The equipment and tools you use in casting ingots really matters as this determines the quality of ingots, which is the reason why Superbmelt has introduced the gold bar casting machine for a smooth and efficient ingot casting process. The mold in which gold bars are cast is equally important as this contributes to the quality of ingots. The graphite ingot molds are specially designed for casting high quality ingots in a gold bar casting machine.
Graphite gold bar mold applications in a gold bar casting machine represent a good alternative to other types of molds especially when you are looking for quality, strength and durability of ingots. Graphite gold bar molds provide a very smooth and attractive finish for your precious metal bars. The gold bar casting machine represents a viable and cost effective solution for gold and silver ingot casting.
Superbmelt graphite ingot mold guarantees safety during use, able to last long even after repeated use in a gold ingot casting machine, no contamination of precious metal during casting as the graphite material is tightly fused together and the gold bar casting machine operates under vacuum conditions. The graphite gold bar molds are lightweight, compact structure and come with lids and they are convenient to carry. There are different styles for you to choose from, which can meet different needs.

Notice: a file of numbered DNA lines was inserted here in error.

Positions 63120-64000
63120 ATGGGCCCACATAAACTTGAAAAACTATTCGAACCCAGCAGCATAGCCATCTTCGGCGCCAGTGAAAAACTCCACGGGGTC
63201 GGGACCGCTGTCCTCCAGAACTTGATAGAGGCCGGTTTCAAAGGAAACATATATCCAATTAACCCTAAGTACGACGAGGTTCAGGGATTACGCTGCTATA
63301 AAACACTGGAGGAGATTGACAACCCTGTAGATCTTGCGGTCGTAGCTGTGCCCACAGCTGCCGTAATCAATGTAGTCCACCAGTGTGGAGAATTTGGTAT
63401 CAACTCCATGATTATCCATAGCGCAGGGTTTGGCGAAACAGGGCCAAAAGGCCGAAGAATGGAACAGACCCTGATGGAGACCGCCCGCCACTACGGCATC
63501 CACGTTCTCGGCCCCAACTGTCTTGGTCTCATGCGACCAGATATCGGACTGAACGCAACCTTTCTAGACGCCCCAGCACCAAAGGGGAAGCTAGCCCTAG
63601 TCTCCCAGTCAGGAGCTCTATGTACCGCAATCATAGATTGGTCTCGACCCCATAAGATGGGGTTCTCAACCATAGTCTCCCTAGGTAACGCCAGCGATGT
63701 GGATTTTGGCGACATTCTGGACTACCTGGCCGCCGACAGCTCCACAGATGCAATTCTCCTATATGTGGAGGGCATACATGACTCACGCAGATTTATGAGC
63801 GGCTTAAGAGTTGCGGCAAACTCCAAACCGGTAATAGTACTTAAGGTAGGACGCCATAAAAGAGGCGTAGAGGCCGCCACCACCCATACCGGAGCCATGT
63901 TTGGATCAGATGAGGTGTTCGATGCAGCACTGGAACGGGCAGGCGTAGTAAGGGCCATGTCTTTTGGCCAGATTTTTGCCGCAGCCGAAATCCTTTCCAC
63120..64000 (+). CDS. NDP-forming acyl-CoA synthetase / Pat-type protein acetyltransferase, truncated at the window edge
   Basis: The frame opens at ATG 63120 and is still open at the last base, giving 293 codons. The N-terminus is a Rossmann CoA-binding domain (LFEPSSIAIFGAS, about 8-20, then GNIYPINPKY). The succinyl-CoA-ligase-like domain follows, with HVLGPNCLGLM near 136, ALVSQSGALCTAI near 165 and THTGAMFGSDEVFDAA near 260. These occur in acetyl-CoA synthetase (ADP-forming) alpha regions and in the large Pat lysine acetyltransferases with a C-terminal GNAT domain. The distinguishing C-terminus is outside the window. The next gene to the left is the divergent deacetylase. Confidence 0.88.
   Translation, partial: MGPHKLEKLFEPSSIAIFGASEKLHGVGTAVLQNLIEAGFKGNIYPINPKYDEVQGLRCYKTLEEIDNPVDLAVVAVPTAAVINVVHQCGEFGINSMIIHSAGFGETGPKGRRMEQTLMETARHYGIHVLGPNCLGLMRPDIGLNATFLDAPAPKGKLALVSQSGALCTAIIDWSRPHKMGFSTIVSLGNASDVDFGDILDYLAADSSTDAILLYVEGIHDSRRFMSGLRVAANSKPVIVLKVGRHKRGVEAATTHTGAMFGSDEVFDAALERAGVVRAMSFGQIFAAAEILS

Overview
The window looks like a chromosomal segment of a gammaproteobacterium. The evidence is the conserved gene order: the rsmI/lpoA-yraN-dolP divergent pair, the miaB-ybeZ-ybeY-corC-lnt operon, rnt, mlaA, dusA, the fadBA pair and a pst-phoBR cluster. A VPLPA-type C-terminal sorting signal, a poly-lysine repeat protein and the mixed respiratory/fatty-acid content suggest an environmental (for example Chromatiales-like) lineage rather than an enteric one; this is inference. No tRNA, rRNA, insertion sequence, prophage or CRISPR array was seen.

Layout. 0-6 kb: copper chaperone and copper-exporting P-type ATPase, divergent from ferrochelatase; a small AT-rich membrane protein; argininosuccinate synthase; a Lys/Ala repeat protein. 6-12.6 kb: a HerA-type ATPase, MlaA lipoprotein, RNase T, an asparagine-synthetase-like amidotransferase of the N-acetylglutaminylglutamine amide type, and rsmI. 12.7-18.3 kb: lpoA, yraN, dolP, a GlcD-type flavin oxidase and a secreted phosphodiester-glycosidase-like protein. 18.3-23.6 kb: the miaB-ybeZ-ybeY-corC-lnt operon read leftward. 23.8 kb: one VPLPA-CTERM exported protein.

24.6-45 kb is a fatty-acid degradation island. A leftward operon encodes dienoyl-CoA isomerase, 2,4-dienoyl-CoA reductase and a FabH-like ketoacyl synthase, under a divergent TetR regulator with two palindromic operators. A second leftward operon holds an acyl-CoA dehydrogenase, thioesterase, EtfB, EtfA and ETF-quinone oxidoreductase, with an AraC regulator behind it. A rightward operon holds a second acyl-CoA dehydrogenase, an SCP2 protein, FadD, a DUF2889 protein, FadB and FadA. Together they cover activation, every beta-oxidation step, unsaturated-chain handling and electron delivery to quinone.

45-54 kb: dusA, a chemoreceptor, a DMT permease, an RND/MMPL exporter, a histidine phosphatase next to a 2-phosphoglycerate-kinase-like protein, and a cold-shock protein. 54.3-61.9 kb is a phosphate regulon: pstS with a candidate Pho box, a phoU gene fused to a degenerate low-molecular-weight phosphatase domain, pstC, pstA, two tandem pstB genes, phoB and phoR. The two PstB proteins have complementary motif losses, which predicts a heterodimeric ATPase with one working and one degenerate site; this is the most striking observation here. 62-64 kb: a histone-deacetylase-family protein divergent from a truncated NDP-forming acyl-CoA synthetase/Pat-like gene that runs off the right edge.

What is a gold mold?
Gold molds are rectangular containers made of high quality graphite that consists of 99% and less than 0.1% of ash. Gold molds are used to cast ingots also known as bullion. Gold molds can cast ingots of various metals such as gold, silver, copper, brass, bronze, etc. The gold mold can be used for casting directly in a vacuum gold bar casting machine. It can also be used for casting after melting of metal in complete in an induction melting furnace.
What are bar molds made of?
Bar molds are often made of materials such as cast iron, ductile iron, steel, aluminium, ceramic and graphite.
How do I make mold bars?
Mold bars are simply made with cast iron, steel or aluminium. Graphite can also be used to make mold bars. Mold bar materials essentially have a higher melting temperature than the casting metal.
How do you make mold from graphite?
Graphite bar mold casting technique is a modern affordable, quick and perfect casting methodology to produce graphite molds. Superbmelt graphite goes through different processing techniques; moulded graphite technology, isostatic pressed technology and medium coarse technology. All these processes go through CNC machining for precision, high tolerances, quality and long term durability of graphite molds.
How do I make bars?